• Silicate Covering Layer on Pyrite Surface in the Presence of Silicon–Catechol Complex for Acid Mine Drainage Prevention

    pp. 1733-1741

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    DOI:10.2320/matertrans.M-M2015821

    In this paper, prevention of pyrite oxidation by carrier microencapsulation (CME) was investigated. A possible layer structure was suggested following analysis with electrochemical and surface analysis techniques. Electrochemical study of treated pyrite samples showed that treatment with silicon–catechol (Si-Cat) for 6 h at an initial pH of 9.5 gave the best barrier properties and suppression of the samples. Scanning electron microscopy with energy-dispersive X-ray, and Fourier transform infrared (FTIR) analyses confirmed the presence of a silicate layer on the surface of treated pyrite. X-ray photoelectron spectroscopy indicated that the coating layers on the treated pyrite samples consisted of a network of Fe-O-Si and Si-O-Si units bonded to the surface of pyrite. The Si-O-C asymmetric stretching mode was also observed in FTIR spectra. Detailed spectroscopic analyses confirmed the formation of a silicate polymer on a silica–quinone layer, which resulted in the effective suppression effect shown by Si-Cat-treated pyrite at increasing pH.
  • Effects of Pulse Bias Duty Cycle on Composition, Structure and Hardness of Ti–Cu–N Nanocomposite Films Deposited by Pulse Biased Arc Ion Plating

    pp. 1742-1746

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    DOI:10.2320/matertrans.M2015159

    Hard nanocomposite Ti–Cu–N films were deposited on high-speed-steel (HSS) substrates by pulse biased arc ion plating with a single multi-component Ti–Cu (88/12 at%) alloyed target. The effects of pulse bias duty cycle on the elemental content, structure and mechanical properties of the deposited films were investigated. The Cu atom content of the Ti–Cu–N films was analyzed using an electron probe microanalyzer (EPMA). The structure of the films was determined by X-ray diffraction (XRD) and their hardness and elastic modulus were measured using a nanoindenter. Under pulse bias voltages of −300 V and −600 V, the Cu content decreased with an increase in the duty cycle from 10% to 50%. The XPS spectra of Cu 2p for the Ti–Cu–N films showed that only pure metallic Cu was present. With an increase in the pulse duty cycle from 30% to 50%, the diffraction peaks of TiN in the preferred orientations (111) and (220) were observed, for pulse bias voltages of −300 V and −600 V, respectively. Furthermore, no obvious sign of the metallic copper phase was observed in the XRD patterns. Under both pulse bias voltages of −300 V and −600 V, the value of hardness showed first an increase and then a decrease with an increase in the duty cycle from 10% to 50%. The maximum hardness value observed was 31.5 GPa, which was obtained for a 30% duty cycle under a pulse bias voltage of −600 V.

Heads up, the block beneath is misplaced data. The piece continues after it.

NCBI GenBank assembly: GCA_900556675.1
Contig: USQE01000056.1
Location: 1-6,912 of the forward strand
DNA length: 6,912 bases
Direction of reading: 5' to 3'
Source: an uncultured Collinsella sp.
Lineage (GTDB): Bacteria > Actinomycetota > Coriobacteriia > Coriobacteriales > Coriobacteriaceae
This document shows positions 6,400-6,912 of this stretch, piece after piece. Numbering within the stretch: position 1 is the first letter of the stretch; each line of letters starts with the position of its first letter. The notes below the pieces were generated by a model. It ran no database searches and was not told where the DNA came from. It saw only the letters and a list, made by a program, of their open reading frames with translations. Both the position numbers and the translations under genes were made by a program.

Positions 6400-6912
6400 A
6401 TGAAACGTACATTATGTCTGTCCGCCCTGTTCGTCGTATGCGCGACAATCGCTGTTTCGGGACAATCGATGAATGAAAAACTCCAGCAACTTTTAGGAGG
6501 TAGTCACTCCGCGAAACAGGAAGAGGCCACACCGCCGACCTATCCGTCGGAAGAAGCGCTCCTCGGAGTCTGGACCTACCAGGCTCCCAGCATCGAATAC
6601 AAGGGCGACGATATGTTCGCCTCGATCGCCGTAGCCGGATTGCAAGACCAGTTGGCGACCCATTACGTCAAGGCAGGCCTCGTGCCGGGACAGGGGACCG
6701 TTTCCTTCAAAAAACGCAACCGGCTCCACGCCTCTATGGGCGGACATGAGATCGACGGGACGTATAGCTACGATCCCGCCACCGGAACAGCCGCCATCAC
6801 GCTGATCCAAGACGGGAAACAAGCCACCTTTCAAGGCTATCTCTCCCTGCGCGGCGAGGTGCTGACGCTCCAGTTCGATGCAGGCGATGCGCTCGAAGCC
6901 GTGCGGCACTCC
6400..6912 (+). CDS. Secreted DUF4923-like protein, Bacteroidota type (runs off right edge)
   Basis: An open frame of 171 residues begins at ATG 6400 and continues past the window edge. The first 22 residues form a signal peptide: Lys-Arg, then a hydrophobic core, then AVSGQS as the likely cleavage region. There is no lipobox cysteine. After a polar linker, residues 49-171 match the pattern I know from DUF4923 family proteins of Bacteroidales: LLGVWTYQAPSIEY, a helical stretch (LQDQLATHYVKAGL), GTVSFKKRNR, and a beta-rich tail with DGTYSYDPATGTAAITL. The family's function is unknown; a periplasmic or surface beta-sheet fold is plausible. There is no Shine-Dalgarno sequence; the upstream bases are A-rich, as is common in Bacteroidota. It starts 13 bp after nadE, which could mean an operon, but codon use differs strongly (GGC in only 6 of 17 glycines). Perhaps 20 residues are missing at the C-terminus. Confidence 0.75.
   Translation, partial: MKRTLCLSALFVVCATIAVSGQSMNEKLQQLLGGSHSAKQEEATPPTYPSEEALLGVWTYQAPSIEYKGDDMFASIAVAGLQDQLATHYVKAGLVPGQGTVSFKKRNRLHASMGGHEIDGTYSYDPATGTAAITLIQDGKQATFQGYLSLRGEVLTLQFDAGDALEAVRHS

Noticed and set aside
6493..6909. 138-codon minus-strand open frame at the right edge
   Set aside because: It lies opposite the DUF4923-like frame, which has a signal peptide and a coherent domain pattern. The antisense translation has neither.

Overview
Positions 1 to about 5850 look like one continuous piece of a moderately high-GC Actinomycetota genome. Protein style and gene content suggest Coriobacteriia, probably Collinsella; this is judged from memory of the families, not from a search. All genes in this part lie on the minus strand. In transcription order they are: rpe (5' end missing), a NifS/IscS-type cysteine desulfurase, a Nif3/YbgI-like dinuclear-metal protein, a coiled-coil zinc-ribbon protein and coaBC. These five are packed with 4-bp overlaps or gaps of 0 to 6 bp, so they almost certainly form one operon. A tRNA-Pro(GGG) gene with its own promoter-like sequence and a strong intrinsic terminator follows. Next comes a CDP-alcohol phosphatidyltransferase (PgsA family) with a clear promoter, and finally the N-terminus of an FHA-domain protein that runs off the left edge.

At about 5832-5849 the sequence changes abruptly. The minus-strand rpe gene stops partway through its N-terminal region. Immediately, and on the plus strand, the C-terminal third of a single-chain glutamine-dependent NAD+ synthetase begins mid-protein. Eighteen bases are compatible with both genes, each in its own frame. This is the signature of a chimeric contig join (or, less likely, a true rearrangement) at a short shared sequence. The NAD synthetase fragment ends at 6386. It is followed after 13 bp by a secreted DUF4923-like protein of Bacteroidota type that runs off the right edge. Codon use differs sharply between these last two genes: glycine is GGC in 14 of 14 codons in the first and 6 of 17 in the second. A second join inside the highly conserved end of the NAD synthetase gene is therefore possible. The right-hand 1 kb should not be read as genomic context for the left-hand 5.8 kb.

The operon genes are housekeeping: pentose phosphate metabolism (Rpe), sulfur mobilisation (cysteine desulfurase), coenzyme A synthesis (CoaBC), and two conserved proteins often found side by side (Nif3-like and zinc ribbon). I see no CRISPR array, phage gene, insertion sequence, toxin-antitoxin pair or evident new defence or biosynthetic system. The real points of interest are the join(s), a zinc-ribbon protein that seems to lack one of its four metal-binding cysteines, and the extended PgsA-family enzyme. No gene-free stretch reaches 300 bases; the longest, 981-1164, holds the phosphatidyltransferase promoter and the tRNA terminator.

• Compositional Optimization of β Type Titanium Alloys with Shape Memory Ability and Their Characteristics

    pp. 1747-1755

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    DOI:10.2320/matertrans.M2015233

    The compositions of β type Ti alloys having shape-memory ability above 400 K were proposed by alloying parameters used in the d-electrons concept. They were both Ti-6Mo-2Al-1Sn and Ti-6Nb-3Mo which were designed for improvement of thermal stability in shape memory behavior of Ti-6Mo base alloy, preserving the tensile strength of 700 MPa. Their ingots without contamination from the used crucible were produced by cold crucible levitation melting. They consisted of β and α′′ phases after the cold roll and heat treatment, and their amounts were depended on values in the alloying parameters. The shape recovery rate of 40 and 25% was measured after 4 cycles in the loading-unloading tests in Ti-6Mo-2Al-1Sn and Ti-6Nb-3Mo, respectively. They showed the As temperature above 490 K and improvement of thermal stability because of a much smaller amount of ω phase than Ti-6Mo. The alloys showed tensile strength of 682 to 718 MPa. These results were caused by exactly prediction of the phase stability, shape memory ability and tensile strength, using alloying parameters.
  • Magnesium Sorting by Vibrating Particulate Bed from Mixed Metal Scrap

    pp. 1756-1758

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    DOI:10.2320/matertrans.M2015226

    As increasing the demand of Mg alloys, recycling of these alloys require for securing a metallic resource and energy conservation. A commercial metal scrap includes other structural materials such as iron, copper and aluminum alloys. These metal elements deteriorate mechanical properties or corrosion properties of Mg alloys. Therefore, these different materials were possibly removed from Mg scrap during recycling process. The separation of Al and Mg materials has difficulty except for the gravity separation. However, there is a limited difference in density between Mg and Al. In this study, Mg recovery from mixed metal scrap was attempted by dry gravity separation using solid particulate vibrating bed. Mg separation with high recovery ratio was achieved by adjusting the density of the particulate bed. It was suggested that the bulk density of the particulate bed affected the behavior of separation materials for the favorable recovery.